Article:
[00:27:42] MARTIN: So I would say embrace the uncertainty and not be afraid to let go. So a lot of the fear of doing something differently comes down to that control element. People are afraid of letting go of the rope. I think people have gotta get more comfortable, and I think business leaders, by and large, are getting there. I think people now understand we've been living this for a couple of years now, and I don't think I'm saying anything that would surprise anybody. Business leaders have gotta be comfortable with allowing that flexibility. They've gotta be comfortable with letting go of some of the control but keeping their eye very much focused on the outcome. And I think that actually will help business leaders too because sometimes we get very stuck in the process. You do it this way, this is what we do, this is the way we've always done it. Don't deviate off the path. But if we change the mindset to focus on the outcomes, smart people will find a better way. And we might find a few better ways than we've done before.

[00:28:44] KRISTINA: For everyone listening that's thinking, Okay, Martin, I'm sold. I'm buying into what you're saying. It sounds reasonable. How can I make that transformation a priority in my organization for my boss? Or make this maybe at the departmental level because we can't change the entire business culture at once, but maybe we can in a department. But how do we do that when we have other big issues to deal with?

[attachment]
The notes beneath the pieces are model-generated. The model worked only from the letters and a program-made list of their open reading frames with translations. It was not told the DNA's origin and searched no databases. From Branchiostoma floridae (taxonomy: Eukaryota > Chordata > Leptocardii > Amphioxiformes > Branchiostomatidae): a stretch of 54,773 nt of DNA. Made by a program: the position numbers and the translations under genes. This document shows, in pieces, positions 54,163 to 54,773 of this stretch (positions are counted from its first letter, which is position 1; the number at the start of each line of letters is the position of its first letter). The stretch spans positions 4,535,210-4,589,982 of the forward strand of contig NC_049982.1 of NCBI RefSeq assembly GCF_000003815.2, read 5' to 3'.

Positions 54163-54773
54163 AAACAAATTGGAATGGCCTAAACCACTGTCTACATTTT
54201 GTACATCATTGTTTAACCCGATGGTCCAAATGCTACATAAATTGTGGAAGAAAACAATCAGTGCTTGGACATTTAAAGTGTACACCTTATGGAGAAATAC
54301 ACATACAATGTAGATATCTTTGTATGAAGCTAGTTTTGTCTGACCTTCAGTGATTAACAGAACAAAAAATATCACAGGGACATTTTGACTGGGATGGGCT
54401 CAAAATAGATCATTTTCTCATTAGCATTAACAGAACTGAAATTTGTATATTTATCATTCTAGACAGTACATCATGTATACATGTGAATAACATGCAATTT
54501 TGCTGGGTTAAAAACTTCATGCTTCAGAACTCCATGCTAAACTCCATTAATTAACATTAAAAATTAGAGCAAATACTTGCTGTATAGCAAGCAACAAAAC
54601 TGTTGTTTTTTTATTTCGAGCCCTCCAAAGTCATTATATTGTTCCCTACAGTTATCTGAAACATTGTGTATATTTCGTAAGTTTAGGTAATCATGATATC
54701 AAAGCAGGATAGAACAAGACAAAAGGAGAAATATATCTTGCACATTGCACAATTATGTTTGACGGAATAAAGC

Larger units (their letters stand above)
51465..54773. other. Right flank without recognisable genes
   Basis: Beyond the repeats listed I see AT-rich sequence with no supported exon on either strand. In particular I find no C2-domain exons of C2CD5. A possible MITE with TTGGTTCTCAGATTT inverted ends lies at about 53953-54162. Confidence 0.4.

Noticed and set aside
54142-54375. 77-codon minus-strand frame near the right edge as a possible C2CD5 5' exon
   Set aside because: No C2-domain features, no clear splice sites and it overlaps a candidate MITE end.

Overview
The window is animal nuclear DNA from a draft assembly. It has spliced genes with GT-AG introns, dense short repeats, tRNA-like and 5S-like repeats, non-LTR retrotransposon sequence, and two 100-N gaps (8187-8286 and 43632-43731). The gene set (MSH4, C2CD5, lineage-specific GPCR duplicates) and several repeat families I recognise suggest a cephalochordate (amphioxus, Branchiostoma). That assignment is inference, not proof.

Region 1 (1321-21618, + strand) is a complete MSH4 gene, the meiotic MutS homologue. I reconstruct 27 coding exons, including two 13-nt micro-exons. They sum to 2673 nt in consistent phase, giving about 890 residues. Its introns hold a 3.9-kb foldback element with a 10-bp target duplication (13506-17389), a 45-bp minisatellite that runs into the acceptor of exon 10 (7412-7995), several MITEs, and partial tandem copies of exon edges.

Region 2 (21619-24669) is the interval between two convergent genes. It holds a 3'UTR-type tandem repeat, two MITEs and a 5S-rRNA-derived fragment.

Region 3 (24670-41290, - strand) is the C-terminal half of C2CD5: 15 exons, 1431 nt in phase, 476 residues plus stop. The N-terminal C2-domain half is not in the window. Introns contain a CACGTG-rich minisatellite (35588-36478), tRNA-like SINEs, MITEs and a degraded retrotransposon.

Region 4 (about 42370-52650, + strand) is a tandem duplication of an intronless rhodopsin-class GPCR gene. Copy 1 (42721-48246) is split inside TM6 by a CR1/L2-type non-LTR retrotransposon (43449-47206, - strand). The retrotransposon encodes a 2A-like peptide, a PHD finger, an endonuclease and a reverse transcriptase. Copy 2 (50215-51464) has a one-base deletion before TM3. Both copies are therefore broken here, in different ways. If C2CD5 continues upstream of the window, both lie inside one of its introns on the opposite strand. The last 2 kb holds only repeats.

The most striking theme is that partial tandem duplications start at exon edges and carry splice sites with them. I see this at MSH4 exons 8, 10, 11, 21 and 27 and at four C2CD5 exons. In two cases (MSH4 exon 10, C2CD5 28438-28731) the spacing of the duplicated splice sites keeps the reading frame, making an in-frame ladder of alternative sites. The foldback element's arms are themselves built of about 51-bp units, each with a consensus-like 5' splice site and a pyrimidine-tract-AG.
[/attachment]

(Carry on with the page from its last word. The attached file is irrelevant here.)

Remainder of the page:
[00:29:08] MARTIN: I think have the conversation, I think have the open of brain conversation and trust is a big one here. Because I'd like to think that people are working for organizations where they have the trust both ways that they could go sit with their department leader where they could sit with their boss and have an open discussion about, Hey, I think there's a better way. So, I think that's the key. Just go have a conversation.

[00:29:34] KRISTINA: Maybe take your bus out for a cup of coffee if you're with them, or maybe do a virtual coffee and chat and have the conversation it sounds like.

[00:29:41] MARTIN: Check out the WI-FI in the coffee shop, and that could become a major selling point.

[00:29:46] KRISTINA: There you go. Well, Martin, thanks so much for coming and sharing with us your business and investment strategies into the human so we can continue to build this human-to-human culture and start winning at the new game, that's the post covid world. So it was great talking with you. Thanks for making the time.

[00:30:02] OUTRO: Thank you for joining the Power of Digital Policy; to sign up for our newsletter, get access to policy checklists, detailed information on policies, and other helpful resources, head over to the power of digital policy.com. If you get a moment, please leave a review on iTunes to help your digital colleagues find out about the podcast.